There’s no telling whether Antonio Brown is serious this time with what appears to be an announcement of his retirement from the NFL.
Brown, who at 32 is a free agent and remains under NFL investigation for multiple allegations of sexual assault and misconduct, tweeted Monday that “at this point the risk is greater than the reward” when it comes to playing football.
Brown, who played one game for the Patriots last season after his offseason-long fiasco with the Raiders, also threatened to retire in September after New England released him. Most recently, ESPN reported the Seahawks did a “deep dive” on the free-agent wide receiver but had not yet decided to sign him. The Ravens also reportedly had some interest.
Brown played nine seasons with the Steelers after Pittsburgh selected him in the sixth round of the 2010 NFL Draft, and the four-time All-Pro selection is responsible for the four biggest receiving seasons in Steelers history in terms of yards.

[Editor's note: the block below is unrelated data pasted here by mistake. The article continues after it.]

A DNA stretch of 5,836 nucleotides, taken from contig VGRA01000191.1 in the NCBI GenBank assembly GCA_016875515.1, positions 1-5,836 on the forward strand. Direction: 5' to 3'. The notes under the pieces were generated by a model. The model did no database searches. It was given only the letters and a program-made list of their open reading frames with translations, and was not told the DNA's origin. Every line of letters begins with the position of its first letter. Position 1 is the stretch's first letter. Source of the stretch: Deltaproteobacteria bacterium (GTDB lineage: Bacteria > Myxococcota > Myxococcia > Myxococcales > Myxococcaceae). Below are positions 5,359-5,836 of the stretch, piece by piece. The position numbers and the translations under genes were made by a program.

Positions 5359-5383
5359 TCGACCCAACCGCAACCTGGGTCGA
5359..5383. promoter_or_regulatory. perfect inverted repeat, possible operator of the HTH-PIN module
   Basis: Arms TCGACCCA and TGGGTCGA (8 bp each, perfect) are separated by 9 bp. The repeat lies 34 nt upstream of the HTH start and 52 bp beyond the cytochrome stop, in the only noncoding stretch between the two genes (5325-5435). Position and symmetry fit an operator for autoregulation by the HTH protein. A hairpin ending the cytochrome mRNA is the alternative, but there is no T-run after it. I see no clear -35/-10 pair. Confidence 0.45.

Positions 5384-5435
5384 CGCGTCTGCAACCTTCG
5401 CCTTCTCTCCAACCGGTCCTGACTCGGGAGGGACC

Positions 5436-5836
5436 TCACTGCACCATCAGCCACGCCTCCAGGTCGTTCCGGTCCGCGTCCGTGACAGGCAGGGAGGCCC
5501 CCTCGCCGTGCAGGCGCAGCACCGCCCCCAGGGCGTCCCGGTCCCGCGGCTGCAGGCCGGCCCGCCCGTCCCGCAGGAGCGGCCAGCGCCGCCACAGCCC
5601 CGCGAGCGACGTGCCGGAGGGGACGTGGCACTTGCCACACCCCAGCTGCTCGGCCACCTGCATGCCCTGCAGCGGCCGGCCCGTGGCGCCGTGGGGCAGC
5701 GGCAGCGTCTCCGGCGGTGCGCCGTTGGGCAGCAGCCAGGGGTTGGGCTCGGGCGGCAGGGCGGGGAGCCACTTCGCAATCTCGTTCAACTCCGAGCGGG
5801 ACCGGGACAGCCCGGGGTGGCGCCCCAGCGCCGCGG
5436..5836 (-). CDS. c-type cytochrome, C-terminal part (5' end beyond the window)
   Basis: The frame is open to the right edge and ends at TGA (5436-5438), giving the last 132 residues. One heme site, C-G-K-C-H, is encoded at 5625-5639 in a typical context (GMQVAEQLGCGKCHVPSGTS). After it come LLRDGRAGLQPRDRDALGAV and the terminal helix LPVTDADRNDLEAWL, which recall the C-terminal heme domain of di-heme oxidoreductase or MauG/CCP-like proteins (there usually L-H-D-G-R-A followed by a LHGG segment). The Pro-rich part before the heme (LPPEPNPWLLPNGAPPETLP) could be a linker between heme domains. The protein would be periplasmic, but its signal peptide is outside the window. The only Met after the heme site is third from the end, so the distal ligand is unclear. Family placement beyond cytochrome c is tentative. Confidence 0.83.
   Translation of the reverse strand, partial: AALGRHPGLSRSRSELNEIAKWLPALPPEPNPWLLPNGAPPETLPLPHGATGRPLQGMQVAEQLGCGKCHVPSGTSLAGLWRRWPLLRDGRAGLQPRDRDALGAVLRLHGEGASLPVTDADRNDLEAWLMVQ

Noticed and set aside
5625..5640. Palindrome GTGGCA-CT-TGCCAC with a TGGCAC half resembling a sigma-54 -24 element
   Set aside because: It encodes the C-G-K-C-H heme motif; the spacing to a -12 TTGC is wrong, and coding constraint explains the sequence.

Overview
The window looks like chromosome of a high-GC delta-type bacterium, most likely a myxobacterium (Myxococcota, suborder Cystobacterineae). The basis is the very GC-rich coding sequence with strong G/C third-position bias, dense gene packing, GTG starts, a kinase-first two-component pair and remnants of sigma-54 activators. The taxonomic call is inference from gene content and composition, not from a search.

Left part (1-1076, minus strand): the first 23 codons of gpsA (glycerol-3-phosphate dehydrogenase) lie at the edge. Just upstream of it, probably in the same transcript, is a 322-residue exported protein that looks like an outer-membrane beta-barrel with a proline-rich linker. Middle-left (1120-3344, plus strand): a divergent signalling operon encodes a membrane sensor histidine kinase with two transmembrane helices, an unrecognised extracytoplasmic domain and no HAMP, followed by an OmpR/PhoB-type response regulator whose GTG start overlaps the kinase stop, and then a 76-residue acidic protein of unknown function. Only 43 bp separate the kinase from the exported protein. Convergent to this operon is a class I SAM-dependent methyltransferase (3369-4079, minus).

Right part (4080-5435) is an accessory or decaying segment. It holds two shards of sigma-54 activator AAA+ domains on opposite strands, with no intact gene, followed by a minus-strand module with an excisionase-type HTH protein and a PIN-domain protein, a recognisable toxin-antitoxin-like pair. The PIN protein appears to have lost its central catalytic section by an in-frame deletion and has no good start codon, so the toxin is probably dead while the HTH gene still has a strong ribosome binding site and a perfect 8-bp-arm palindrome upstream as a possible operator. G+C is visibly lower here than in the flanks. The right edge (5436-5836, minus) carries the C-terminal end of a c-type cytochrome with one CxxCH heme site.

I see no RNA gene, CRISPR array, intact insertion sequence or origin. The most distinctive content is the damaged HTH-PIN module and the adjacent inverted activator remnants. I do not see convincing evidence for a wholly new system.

Pittsburgh traded Brown to Oakland in 2019 as a result of his dissatisfaction with his role on the team, a breakup for which Brown later apologized. Yet Brown never played in a regular-season game for the Raiders, who released him after the receiver all but forced his way out of Oakland during the 2019 preseason.
Shortly after he signed a one-year deal with the Patriots, Brown in a civil lawsuit was accused of exploitation, sexual assault and rape. The NFL’s investigation into the allegations remain ongoing even though Brown has not been on a roster since New England released him Sept. 20 after he sent intimidating text messages to one of his accusers.
Brown in April was arrested on one count of felony burglary with battery after allegedly engaging in a physical altercation with a truck driver outside of his home in Hollywood, Fla. That case was settled last month when Brown pleaded no contest. He was ordered to serve two years of probation and 100 hours of community service, attend a 13-week anger management program and undergo psychological/psychiatric evaluation and treatment if necessary.
If Brown indeed retired Monday, his NFL career ends with 11,263 receiving yards and 75 touchdowns. His career mark of 86 receiving yards per game ranks fifth in NFL history.
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